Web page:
On October 1, 2007 I praised SEED magazine for being one of the few science magazines to correctly define the Central Dogma of Molecular Biology. Here's what I said two months ago.
One of my pet peeves is the misuse of the term "Central Dogma of Molecular Biology" [Basic Concepts: The Central Dogma of Molecular Biology]. Most people define it as the flow of information from DNA to RNA to protein. Many then go on to declare that the Central Dogma has been overthrown because of reverse transcriptase, alternative splicing, microRNA, epigenetics, or whatever.
This month's issue of SEED has a tear-out summary (cribsheet) of "Genetics." In one of the boxes titled "The Central Dogma of Molecular Biology" there's a drawing of the major pathways of information flow [Cribsheet #12]. The caption says.There are nine ways information can theoretically flow between DNA, RNA, and protein. Of these, three are seen throughout nature, DNA to DNA (replication), DNA to RNA (transcription), and RNA to protein (translation). Three more are known to occur in special circumstances like viruses or laboratory experiments (RNA to RNA, RNA to DNA, and DNA to protein). Flows of information from protein have not been observed. The trend is clear: information flow from DNA or RNA into protein is irreversible. This is known as the "central dogma," and forms the foundation of molecular biology.Yeah! As far as I know this is the only popular magazine to get it right.
I take it all back.
This month's issue has an article by Philip Ball outlining another revolution in molecular biology that overthrows the Central Dogma of Molecular Biology. This time it's microRNAs that have done the dirty deed [Redefining Genes].
Philip Ball is a London (UK) based freelance science writer with a Ph.D. in Physics. He has written 10 books on science and many articles for the news section of Nature. Philip Ball blogs at homunculus.
Here's what he says on page 29 of the current newsstand issue of SEED.
For nearly 50 years, the central dogma of molecular biology has been that genetic information is contained within DNA and is passed by rote transcription through RNA to make proteins. ...Philip Ball then gives two recent examples of work showing the involvement of noncoding RNA in gene expression. Then comes the revolution ...
The central dogma is being eroded, and it now appears as if DNA's cousin, the humble intermediary RNA, plays at least an equal role in genetics and the evolution of the species.
These and a host of other recent findings are rewriting the textbooks of molecular biology. They are beginning to show not only that RNA is more fundamental to genetics than once believed, but also that it can directly affect evolution and elucidate the differences between species. The result is a story that looks a lot messier, but potentially a lot more interesting, than anyone ever guessed.This is deeply insulting to all biochemists and molecular biologists. What in the world must people like Ball be thinking of us when he writes such nonsense? Does he really believe that for over half a century we have been slavishly adhering to the dogma that genes only make proteins? I know lots of scientists who think the Central Dogma refers to the general pathway of information flow (DNA → RNA → protein) but I never met a biochemist or a molecular biologist who thought that this pathway ruled out genes whose final product was RNA.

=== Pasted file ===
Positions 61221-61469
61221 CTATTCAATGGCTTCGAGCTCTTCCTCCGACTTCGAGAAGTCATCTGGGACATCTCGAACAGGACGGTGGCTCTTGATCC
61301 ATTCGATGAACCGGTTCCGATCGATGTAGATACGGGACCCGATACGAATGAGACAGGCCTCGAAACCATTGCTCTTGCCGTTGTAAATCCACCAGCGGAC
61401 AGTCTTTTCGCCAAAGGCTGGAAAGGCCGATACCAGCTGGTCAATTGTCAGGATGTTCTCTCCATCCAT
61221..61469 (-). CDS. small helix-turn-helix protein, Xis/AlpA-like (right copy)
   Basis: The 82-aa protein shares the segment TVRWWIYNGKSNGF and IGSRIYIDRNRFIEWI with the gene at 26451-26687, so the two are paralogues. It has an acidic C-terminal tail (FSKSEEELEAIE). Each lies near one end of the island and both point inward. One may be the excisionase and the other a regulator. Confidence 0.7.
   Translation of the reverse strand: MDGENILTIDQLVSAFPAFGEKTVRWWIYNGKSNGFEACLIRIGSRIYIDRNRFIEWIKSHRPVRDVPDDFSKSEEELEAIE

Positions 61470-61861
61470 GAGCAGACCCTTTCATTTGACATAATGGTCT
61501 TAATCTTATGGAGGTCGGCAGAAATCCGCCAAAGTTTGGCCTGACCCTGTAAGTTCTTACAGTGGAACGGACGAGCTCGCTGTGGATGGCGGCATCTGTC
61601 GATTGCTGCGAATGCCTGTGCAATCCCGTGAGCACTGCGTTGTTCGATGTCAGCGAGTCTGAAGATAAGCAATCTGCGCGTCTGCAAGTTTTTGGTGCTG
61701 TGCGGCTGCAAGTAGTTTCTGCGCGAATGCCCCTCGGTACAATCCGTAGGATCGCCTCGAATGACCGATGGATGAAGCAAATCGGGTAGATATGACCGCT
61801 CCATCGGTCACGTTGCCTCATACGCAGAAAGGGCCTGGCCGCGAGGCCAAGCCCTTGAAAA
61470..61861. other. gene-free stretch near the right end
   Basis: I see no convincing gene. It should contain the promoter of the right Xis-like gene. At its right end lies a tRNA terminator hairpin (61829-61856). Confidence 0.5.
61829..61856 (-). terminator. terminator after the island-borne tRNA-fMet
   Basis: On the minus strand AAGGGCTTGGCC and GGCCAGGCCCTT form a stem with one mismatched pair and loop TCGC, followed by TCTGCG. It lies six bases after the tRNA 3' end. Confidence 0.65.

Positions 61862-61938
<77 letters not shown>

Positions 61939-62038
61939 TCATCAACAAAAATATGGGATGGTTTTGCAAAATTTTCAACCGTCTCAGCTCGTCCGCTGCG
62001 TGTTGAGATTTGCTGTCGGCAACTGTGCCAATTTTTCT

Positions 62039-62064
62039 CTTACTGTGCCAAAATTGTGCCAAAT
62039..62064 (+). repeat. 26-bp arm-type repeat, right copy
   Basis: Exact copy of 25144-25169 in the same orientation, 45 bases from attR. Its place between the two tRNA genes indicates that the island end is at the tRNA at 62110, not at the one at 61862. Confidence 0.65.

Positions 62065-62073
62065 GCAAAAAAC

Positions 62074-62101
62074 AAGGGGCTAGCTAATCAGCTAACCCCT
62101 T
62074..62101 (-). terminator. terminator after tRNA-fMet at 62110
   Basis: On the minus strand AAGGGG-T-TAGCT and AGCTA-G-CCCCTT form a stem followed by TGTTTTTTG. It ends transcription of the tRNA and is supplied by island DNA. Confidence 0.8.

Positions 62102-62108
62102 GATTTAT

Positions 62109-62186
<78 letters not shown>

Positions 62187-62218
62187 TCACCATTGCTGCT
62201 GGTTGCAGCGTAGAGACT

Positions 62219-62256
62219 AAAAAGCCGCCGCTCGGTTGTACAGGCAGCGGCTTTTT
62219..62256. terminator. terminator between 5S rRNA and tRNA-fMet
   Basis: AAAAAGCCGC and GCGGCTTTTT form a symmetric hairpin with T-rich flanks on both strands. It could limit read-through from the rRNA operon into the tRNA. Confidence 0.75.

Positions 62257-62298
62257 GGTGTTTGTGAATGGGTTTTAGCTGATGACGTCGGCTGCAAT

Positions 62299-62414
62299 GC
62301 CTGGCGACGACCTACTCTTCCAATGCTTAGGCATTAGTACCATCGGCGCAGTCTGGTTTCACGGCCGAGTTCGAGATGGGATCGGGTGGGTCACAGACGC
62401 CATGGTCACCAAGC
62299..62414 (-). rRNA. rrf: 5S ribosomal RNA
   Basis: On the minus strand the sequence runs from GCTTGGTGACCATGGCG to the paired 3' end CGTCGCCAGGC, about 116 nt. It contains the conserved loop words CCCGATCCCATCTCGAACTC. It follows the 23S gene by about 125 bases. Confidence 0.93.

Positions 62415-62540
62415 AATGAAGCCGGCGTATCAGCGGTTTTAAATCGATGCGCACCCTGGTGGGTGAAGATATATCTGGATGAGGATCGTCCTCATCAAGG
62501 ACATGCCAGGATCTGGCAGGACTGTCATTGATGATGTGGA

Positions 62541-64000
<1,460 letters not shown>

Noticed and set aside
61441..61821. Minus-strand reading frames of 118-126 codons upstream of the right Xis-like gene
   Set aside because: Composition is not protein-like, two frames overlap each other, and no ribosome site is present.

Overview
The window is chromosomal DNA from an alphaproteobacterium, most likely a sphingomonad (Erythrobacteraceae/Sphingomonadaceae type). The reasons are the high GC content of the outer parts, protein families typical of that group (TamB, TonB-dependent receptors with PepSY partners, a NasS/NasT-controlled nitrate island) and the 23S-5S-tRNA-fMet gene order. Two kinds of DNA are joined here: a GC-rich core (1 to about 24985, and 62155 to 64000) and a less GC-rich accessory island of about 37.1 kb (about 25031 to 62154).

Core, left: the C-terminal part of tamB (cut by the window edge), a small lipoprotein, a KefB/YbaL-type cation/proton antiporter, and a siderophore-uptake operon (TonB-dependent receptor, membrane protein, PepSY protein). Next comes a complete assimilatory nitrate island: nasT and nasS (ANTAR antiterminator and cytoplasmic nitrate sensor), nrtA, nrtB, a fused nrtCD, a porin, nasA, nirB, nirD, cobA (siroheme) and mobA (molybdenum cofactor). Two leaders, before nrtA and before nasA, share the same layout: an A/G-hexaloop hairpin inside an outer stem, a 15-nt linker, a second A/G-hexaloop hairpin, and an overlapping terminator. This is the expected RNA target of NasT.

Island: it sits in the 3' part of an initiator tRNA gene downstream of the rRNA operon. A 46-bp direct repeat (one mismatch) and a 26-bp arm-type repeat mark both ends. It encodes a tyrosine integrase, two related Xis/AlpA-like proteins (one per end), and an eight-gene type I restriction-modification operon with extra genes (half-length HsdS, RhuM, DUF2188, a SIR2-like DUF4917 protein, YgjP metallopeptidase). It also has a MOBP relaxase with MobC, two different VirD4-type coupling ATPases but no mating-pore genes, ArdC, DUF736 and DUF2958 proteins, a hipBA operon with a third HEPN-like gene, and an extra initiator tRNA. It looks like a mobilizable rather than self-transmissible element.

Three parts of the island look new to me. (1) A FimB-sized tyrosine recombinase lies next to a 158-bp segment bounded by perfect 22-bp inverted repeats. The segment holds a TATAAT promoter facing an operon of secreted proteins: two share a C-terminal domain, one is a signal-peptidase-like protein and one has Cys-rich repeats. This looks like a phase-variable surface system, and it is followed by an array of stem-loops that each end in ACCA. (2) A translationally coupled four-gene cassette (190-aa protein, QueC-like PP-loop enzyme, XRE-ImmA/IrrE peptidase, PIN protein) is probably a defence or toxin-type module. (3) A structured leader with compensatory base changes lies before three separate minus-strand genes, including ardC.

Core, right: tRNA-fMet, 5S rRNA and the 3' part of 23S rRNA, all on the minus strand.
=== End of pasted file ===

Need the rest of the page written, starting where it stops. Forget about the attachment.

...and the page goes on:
That idea is total nonsense, of course, and Philip Ball would know this if he only bothered to read any of the textbooks of molecular biology. Not only have we been teaching about ribosomal RNA, and transfer RNA for 40 years, we've also covered all of the small RNAs involved in splicing, telomeres, signal recognition particle, RNAse P etc. etc. Does he think we're completely ignorant of the Nobel Prizes awarded to Sidney Altman and Tom Czech in 1989 "for their discovery of catalytic properties of RNA"?
Furthermore, we've been teaching about regulatory RNAs for almost as long. The classic examples are the antisense RNAs in bacteriophage λ, attenuation in the trp operon and small RNAs that control the initiation of DNA replication at plasmid origins.
If you were to believe Philip Ball, molecular biologists have clung to his version of the Central Dogma of Molecular Biology in spite of all these counter-examples. Only now are they waking up to the fact that some genes make RNA as their final product. How stupid is that?
Science writers have a special obligation when writing for a general audience. Not only do they have to explain things in simple language but they have to be accurate as well. Pert of being accurate in science is having enough knowledge of the subject to be able to sort out the hype from reality. Philip Ball does not know anough about molecular biology to make that call. He should have read the cribsheet.